I guess the easiest way of giving a synopsis is to review where I was having issues with the YE model. It actually started studying the OT and was primarily the two accounts of Gen 1 & 2. I just couldn’t buy into the documentary hypothesis, so the Gen 1 account being an E source and Gen 2 being a P source seemed, for lack of a better word, lame. Passages like Psalm 19 and Romans 1:18-25 were also giving me problems because their teaching of natural revelation did not align with with what I saw in Gen 1.
Our prof had discussed Gen 1 as polemic, Gen 1 as ancient Hebrew poetry, Gen 1 as a framework, etc. but I wasn’t comfortable just brushing it off like that. It could well be true that Gen 1 did serve the polemic role in countering other peoples’ creation stories. I could well be true that there are poetic elements in its structure — especially the “evening and morning” divisions. Yet that doesn’t justify trivializing the passage or questioning their accuracy.
Then I read it again, looking at the divisions created by the “evening and morning…” phrase. And that’s when it hit me. Those divisions were almost exact matches for the proposed epochs of geological time. Then I read Genesis 1:1 again and it was like a light-bulb; that is a perfect description of the Big Bang, if the expanding model was correct (they didn’t know at that time).
I had come to on my own, what I would later find was called the Day-Age theory. Gen 1 and 2 fit without conflict. The genealogies no longer presented a problem. The heavens clearly declared the glory of God. His invisible attributes, His eternal power and divine nature were unarguably seen being understood through what has been made. Oh… and I got an A- on the term paper that this study became. 🙂
It was after that, that the science kicked in. In my Cell Biology class, the engineering in the cell is amazing. In embryology, discussions of the origins of life were desperate grasping of straws without a creator. In genetics I realized I was looking at highly sophisticated software engineering. Physics gave me a finite origin of the universe as well as the anthropic principle. My various math classes gave some perspective on dimensions, and the real kicker: probability. And when I started thinking in probabilistic terms regarding the building blocks for life, it became quickly apparent that there isn’t a difference between six thousand, 4 billion or even 10-12 billion years.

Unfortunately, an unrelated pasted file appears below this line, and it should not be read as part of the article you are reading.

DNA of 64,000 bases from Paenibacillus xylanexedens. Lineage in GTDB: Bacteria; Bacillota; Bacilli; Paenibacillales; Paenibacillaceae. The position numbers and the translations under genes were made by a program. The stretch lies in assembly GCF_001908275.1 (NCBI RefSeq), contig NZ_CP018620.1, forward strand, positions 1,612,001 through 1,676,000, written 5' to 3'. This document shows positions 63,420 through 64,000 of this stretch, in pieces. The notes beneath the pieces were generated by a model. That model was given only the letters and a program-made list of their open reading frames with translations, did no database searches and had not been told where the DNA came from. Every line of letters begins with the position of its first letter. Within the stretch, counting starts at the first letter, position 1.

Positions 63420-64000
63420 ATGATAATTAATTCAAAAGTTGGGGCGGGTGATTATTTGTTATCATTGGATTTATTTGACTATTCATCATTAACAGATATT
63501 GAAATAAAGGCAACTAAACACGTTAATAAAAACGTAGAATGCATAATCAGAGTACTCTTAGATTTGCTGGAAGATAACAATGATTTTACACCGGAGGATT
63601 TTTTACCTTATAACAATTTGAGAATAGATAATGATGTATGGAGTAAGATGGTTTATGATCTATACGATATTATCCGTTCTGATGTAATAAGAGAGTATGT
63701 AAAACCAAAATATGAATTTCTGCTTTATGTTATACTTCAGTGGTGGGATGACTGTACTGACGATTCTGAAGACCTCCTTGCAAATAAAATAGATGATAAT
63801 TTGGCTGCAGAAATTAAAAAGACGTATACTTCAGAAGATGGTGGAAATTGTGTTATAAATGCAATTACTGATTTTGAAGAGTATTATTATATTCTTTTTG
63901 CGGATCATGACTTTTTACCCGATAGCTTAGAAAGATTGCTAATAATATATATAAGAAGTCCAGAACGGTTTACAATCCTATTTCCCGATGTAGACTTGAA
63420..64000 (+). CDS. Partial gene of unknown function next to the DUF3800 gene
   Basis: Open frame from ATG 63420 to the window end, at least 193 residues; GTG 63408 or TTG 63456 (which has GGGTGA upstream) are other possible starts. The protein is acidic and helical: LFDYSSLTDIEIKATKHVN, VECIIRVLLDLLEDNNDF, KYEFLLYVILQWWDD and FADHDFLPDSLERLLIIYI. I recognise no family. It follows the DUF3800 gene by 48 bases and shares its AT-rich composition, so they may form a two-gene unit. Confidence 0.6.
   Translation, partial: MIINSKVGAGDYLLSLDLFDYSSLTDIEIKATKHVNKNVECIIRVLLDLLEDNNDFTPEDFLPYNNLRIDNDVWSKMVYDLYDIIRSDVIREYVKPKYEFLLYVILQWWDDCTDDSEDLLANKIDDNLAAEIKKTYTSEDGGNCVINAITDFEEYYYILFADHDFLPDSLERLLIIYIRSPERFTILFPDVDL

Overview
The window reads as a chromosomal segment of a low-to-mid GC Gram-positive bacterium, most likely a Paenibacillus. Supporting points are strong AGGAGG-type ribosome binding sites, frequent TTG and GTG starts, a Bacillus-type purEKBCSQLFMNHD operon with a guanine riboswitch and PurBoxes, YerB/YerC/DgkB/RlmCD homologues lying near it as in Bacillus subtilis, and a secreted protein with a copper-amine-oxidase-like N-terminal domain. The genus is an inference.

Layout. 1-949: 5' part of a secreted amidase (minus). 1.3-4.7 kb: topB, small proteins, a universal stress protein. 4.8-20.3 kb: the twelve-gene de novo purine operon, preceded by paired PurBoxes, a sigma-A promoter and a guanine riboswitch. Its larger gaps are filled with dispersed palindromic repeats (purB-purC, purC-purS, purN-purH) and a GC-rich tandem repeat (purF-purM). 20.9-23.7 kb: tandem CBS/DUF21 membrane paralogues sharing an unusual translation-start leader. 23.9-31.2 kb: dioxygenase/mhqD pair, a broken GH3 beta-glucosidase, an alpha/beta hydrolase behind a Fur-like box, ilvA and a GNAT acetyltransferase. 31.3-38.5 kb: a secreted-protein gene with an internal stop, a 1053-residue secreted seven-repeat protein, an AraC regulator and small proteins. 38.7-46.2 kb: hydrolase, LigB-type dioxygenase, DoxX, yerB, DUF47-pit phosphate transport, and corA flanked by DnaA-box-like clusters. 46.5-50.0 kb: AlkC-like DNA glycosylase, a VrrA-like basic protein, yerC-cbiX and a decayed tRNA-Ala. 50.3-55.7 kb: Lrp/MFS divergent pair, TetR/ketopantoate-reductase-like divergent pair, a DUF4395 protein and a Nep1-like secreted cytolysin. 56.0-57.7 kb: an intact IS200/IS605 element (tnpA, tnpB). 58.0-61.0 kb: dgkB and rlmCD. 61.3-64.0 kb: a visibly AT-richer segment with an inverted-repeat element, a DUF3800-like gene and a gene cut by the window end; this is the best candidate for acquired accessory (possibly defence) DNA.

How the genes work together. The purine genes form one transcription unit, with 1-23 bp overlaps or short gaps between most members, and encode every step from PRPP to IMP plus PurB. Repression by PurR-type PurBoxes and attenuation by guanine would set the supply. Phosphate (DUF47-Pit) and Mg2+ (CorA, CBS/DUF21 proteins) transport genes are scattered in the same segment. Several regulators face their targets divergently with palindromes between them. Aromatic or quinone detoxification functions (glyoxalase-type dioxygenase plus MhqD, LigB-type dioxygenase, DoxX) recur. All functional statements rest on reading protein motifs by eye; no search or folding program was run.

Genesis and especially Romans 1 took on a whole new level of jaw-dropping awesomeness. God and His transcendent majesty took on a whole new meaning. I used to describe it as “Give me the Big Bang and the Anthropic principle and you cannot avoid a transcendent, intelligent, personal, moral God. From there, it’s only a short walk to the God of the Bible.”
This was all some 15-20 years before I learned that the Hebrew ‘yom’ means an age as well as a day. Before I learned about flood geology and all the red flags of weak science that I saw surrounding it. Before I heard of ICR or AIG or Kent Hovind. Before I studied the early fathers’ perspectives on creation. Before I studied the history of church thinking on creation since Darwin, the history of the flood geology models and their ties to Seventh Day Adventists. Before I found out that not only was I not alone in my thinking, but that there were many more solid evangelical thinkers who carried similar opinions (that list is surprising).
So that is a synopsis — with a bit of editorial thrown in. At the end of the day, I’m left with model that satisfies a number of important issues:
– a literal interpretation is maintained.
– inerrancy is maintained.
– internal consistency within the Bible is maintained or improved.
– Genesis remains truthful and relevant in both Moses day as well as ours.
– Natural revelation is preserved.
– The God of the Bible is necessitated (and glorified).
– It demonstrates the nature of God.
– It doesn’t require “special knowledge” to reconcile Genesis with creation or the rest of the Bible (that sounds just TOO much like the gnostics).
– Materialistic arguments cannot stand up well.
– It provides very powerful evangelic tools (though for some reason skeptics don’t seem to want to discuss the subject with me anymore).
– It’s well supported in conservative evangelical scholarship (outside certain vocal segments).
– Faith is reasoned, not blind (an oft forgotten biblical principle).